Thursday, July 30, 2009

Vassilios D. Lyris

Vassilios D. Lyris was one of the best composers of chess problems in his time. He was born in 1914 and he died at 15/08/1994 (same year that Triantafyllos Siaperas and Demetrius Kapralos have left us too).

About Vassilios Lyris his friend Nikos Dambassis writes :

"Vassilios Lyris made his first appearance as a composer of chess problems with the publication of a problem (see next Problem-375) in the newspaper [Proia (=morning)] in 1938, in a special column about chess problems, written by J. Hatziargyris. Vassilios Lyris was the second, after J. Hatziargyris, Greek composer of chess problems appearing in the 20th century.

He first learned the art of chess composition in 1934, when he became subscriber of the German chess magazine [Deutsche Schachblatter]. When the first Greek chess magazine [To Skaki (=the chess)] was issued in 1943, he was one of the four members of the editing committee of the magazine together with Ioannis Koutalidis, Myron Konter and Nikos Dambassis. Since then Lyris continued composing chess problems, limited only by his work load (he was Civil engineer) and his failing health.

Vassilios Lyris has left for the future composers, as mental inheritance, 150 published compositions, mainly multimover problems, in Greek and foreign magazines. He has received many distinctions and has written articles about chess compositions in various magazines, as in [To Mat (=the checkmate)] (1956) and [Probleemblad] (1970). He was member of the Greek national team in the World Championships in Chess Composition.

The Olympiad winner composer Stavros Iatridis writing in his column [Artistic Chess – The chess problems] in the magazine [O Skakistis (=the chessplayer)] (No.4, April 1967) recites verbatim what Vassilios Lyris has written in the magazine [To Mat] (No.51, March 1956) about the basis of problem evaluation :
The Five Basic Elements for Chess Problem Evaluation
1. Acceptability :
A composition is acceptable : (a) If it is original (it is not allowed to be repetition of a previous composition). (b) If it is correct (that is all the expressed by the composer elements must be correct and in accordance with the rules of Chess Composition).
2. Economy of material :
The natural law of making a work by the least effort gives the meaning of economy, which is “inviolable principle” for the composition. The economy is not limited in achieving the desired goal with minimum material force, but is extended in maximum usage of each piece.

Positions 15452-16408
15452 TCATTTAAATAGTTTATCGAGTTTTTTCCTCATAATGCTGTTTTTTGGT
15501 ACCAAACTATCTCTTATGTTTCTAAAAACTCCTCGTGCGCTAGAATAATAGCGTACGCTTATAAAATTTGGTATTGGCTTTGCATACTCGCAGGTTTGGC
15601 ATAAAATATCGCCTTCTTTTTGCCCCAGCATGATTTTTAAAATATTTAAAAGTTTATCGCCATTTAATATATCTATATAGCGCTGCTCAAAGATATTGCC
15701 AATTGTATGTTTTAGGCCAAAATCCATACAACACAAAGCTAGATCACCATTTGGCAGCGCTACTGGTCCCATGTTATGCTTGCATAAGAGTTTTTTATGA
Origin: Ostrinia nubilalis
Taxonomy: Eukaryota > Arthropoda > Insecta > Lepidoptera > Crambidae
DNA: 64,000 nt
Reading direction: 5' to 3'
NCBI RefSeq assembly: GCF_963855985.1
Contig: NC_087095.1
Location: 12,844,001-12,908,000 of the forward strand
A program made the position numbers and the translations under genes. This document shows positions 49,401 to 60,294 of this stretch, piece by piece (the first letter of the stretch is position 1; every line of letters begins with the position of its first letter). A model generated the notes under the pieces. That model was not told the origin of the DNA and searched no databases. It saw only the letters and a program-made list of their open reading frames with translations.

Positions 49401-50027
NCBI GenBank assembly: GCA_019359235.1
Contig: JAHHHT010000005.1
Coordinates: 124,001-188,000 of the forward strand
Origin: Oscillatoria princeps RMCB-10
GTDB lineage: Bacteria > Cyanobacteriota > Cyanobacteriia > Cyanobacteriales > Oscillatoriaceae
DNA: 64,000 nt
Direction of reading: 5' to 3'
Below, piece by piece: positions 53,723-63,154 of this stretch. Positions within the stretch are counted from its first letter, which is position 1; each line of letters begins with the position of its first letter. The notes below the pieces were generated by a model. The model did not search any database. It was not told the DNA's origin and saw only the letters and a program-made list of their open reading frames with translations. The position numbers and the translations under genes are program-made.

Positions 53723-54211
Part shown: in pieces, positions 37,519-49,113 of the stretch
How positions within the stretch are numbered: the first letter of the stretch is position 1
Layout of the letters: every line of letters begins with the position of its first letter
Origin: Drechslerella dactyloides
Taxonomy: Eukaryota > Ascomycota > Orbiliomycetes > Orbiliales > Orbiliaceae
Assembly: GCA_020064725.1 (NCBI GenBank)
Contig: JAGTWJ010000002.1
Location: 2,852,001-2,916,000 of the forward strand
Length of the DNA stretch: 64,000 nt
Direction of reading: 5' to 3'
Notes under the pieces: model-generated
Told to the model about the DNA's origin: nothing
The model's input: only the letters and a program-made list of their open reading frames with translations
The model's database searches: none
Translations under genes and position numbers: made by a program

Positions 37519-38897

3. Esthetics :
This refers to the beauty of the idea and to the way of expression of the “mechanism” (in which must be a “logic” and also a continuity), and even to the various combinations with their complexity and their richness.
4. Quality of the key :
The first move – Key must initially justify the term “problem”, that is it must be as difficult as possible. The difficulty and the beauty of the key are valuable elements of the problem.
5. Exploitation of the Chessboard space :
For every problem a unique placement of the pieces exists, by which the ideal presentation of the desired goal is achieved. The criterion here is the “spaciousness” of the position and the “mobility” and flexibility of the pieces.

In this blog we have presented two problems of V. Lyris (see Problem-12 and Problem-319). He has published many problems in cooperation with Nikos Siotis or with Nikos Dambassis.

Panagis Sklavounos (who has provided material for this post) notes : "Vassilios Lyris continued to publish his compositions even in advanced age. This shows that the occupation of problem composition is independent of age. It depends only on the free time of the composer and his availability."

We publish here four problems by Lyris, selected by Nikos Dambassis.

(Problem 375)
Lyris, Vassilios D.
newspaper 'Proia', 1938,
Mate in 4 moves.
#4 (12 + 11)

This is the first published problem of V. Lyris.

Ties : [1.Rh8?/Rg8?/Rf8?/Be7?/c8=Q?/c8=S?/c8=B?/e7?/Kxg2?/Be4?/Bc2? c3!]
Key : 1.c8=R! (zz) c3
2.Rc7 (zz) c2
3.Rxc2 ( > 4.Rxg2#) Kf5
Indian theme on row and file.

(Problem 376)
Lyris, Vassilios D.
Prize, Thematic Tourney 'Martin', 1949,
Mate in 2 moves.
#2 (9 + 13)

There exist some set mates : [1...Rd4 2.Qxb1#], [1...Ba2/Bb3/Be6 2.Sc3#], [1...Sb7/Se6 2.Q(x)b7#].
Tries : [1.Rb6+? Axb6!], [1.Rxe5+? Kb4!], [1.Qb7+? Sxb7!], [1.Qxc4+? Kxc4!].
Key : 1.exd8=S! ( > 2.Qb7# )
1...Kb4 2.Rb6#
1...Rd3-~3 2.Rd5#
1...Rxd6/Rd4 2.Qxb1#
1...Rd5 (black correction) 2.Rxd5#
1...Bc4-~ 2.Sc3#
1...Bd5 (black correction) 2.Rxd5#

Theme Martin I : Two black pieces are half-pinned. Each piece attempts corrective defense. The primary and secondary mates are relevant with the other half-pinned piece which is now pinned.
Theme Martin II : The corrective defenses are exploiting the unpin of a third black piece.

Lyris was awarded with a prize using theme Martin in 1949 and many years later, in 1985, he received 3rd prize in a composition of the German magazine 'Die Schwalbe' perfecting the same evergreen theme.

(Problem 377)
Lyris, Vassilios D.
First Prize, Hlas L`udu, 1969,
Mate in 3 moves.
#3 (14 + 9)

Tries : [1.Sb5? Ke4!], [1.Re5+? Fxe5!], [1.Bd3? Fxe2!], [1.Bb5? Fxg2!], [1.Rb3+? Axb3!], [1.Qxe1? Rxd4+!].
Key : 1.Ba6! ( > 2.Rc5 and 3.Rc3# )
1...fxe2 2.Rb4-b5 (zz) Kd3 3.Rb3#
1...fxg2 2.Rd5-b5 (zz) Kxe2 3.Re5#
Indian theme in two relative variations.

(Problem 378)
Lyris, Vassilios D.
First Prize, Probleemblad, 05/1974,
Helpmate in 4 moves.
h#4 (9 + 14)

Key : 1.b3! Ra4-a7 2.Qa6 Rxf4 3.Qxe2 Rf4-a4 4.Kxf3 Rf7#
Exchange of positions of the two white Rooks. The white Rook annihilates a black Pawn and the black Queen annihilates a white Pawn, in order to create the final picture of mate.

More problems are contained in the Internet bases of problems
[] (you write [Lyris] and click on [SEARCH]) and
[] (you write [a='Lyris'] and click on [Search]) and
[] (in the field Composer you write [Lyris] and click on [Submit]).